Some locals call downtown Las Vegas “Vintage Vegas.” It’s where much of the action took place back before the late 1980s. It’s still a good place to visit. Many well-known casinos are located in downtown Las Vegas. It’s a great place to go if you want to gamble with lower minimums. Over 17 million people visit downtown Las Vegas annually.
Downtown Las Vegas Gambling
As mentioned, the minimum bets in downtown Las Vegas are lower. They also have high-limit gambling. For instance, finding Blackjack tables with $1-$2 minimum bet is commonplace. Try finding a bunch of $2 Blackjack tables at Caesars Palace on the Las Vegas Strip.
Downtown Las Vegas Casinos
At the very end–almost disconnected from the rest of the casinos–are the Western and El Cortez. They are really down the street by themselves. The Western is a very low-end casino, and not something I recommend visiting–unless you want to sell drugs while you play Blackjack. The El Cortez is better and features a lot of gambling for your dollar. They even have 40-cent Keno. However, there are better casinos up the street.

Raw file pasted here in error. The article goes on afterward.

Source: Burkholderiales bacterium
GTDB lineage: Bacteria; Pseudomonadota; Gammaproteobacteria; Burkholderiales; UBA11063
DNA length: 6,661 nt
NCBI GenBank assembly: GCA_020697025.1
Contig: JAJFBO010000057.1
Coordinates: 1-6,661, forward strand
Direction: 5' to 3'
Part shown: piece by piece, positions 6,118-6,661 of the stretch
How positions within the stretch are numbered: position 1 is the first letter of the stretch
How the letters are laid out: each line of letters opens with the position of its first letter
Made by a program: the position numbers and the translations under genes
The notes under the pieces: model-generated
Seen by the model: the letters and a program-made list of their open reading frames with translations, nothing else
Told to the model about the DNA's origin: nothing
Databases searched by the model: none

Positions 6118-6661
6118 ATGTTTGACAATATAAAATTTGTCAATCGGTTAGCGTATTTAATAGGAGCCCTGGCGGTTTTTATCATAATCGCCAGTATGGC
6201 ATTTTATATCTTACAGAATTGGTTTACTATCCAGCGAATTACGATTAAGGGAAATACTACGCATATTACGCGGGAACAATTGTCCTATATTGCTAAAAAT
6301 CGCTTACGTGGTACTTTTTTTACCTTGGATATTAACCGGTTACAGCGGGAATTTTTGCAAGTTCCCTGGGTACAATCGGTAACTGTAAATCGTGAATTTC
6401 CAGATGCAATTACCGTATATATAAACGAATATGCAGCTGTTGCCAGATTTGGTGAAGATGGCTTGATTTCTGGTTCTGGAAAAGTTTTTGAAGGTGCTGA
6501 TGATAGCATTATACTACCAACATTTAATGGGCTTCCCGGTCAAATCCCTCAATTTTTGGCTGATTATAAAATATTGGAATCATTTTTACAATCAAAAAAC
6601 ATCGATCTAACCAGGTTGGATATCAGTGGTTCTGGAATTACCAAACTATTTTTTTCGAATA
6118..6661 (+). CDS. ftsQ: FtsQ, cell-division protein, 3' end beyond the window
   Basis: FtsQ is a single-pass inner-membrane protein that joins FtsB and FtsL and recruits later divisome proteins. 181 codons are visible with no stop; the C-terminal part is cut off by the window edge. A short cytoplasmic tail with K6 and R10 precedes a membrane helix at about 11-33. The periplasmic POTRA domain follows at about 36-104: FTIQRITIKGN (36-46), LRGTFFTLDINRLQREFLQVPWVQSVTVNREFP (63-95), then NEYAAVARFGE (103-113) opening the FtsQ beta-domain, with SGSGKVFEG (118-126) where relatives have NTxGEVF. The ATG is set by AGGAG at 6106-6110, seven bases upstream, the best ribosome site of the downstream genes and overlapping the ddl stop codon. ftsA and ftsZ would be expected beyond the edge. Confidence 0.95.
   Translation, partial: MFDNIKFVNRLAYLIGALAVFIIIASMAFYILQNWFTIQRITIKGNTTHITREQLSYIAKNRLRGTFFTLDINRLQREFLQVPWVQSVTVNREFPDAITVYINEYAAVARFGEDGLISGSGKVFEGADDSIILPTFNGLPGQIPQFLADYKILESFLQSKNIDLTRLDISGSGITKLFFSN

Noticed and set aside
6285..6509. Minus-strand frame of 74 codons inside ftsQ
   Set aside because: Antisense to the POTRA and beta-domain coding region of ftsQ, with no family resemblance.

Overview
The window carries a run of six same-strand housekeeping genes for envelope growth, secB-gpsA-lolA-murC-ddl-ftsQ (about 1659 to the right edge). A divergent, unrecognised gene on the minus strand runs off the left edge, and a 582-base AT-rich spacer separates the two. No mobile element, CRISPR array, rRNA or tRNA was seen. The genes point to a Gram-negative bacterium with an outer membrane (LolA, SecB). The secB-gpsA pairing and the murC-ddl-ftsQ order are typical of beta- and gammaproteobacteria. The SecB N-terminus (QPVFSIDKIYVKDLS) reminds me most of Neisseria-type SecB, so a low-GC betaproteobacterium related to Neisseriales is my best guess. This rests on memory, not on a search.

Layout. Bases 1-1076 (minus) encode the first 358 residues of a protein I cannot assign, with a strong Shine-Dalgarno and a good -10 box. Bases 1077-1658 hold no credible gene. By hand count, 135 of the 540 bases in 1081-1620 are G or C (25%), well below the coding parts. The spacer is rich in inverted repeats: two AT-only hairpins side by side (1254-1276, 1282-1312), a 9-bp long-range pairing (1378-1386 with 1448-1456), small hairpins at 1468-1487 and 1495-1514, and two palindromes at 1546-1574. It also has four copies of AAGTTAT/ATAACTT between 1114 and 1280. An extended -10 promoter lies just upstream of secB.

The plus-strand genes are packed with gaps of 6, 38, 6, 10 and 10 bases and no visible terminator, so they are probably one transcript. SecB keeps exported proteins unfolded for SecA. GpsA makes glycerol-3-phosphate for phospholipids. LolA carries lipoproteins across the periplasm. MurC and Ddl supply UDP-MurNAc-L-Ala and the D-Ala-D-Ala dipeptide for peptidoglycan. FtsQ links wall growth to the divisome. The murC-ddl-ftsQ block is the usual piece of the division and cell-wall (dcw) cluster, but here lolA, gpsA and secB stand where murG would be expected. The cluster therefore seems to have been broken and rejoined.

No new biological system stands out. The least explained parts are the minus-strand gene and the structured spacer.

By the Fremont Experience, there is a series of casinos that you might be familiar with. First, there’s Binion’s Horseshoe, which was famous for the World Series of Poker among other things. Right across the street is the legendary Golden Nugget. The Golden Nugget still maintains its class and has tables with higher limits.
Another iconic casino that’s located at the end of the street is the Plaza. Perhaps you have seen their poker tournaments on TV. The Plaza will give you great bang for you buck. You might have seen their Center Stage Restaurant in the movie Casino.
There are many other casinos in downtown Las Vegas such as the Golden Gate, Fremont, Four Queens, Fitzgeralds and more.
Fremont Street Experience
One of the main attractions in downtown Las Vegas is the Fremont Street Experience. Five blocks of Fremont St. are covered with a huge technical canopy–its one large big screen. Throughout the night, this canopy provides state-of-the art light and sound shows–all for free. There are over 12 million lights in the canopy.
The shows change periodically. They start at dusk each night and run every hour on the hour. Sometimes there are free concerts as well.
I’ve lived in Las Vegas for over 20 years, and I still go down to see the Fremont Street Experience whenever I’m in that area. When the show starts, the lights dim outside and thousands of people stop what they are doing to watch.
By Jason A. Martin
Jason A. Martin is the owner of a travel & vacation guide website at TourismJunction.com. You can find more USA travel articles at the site. He also operates a travel website marketing business at TravelWebsiteMarketing.com.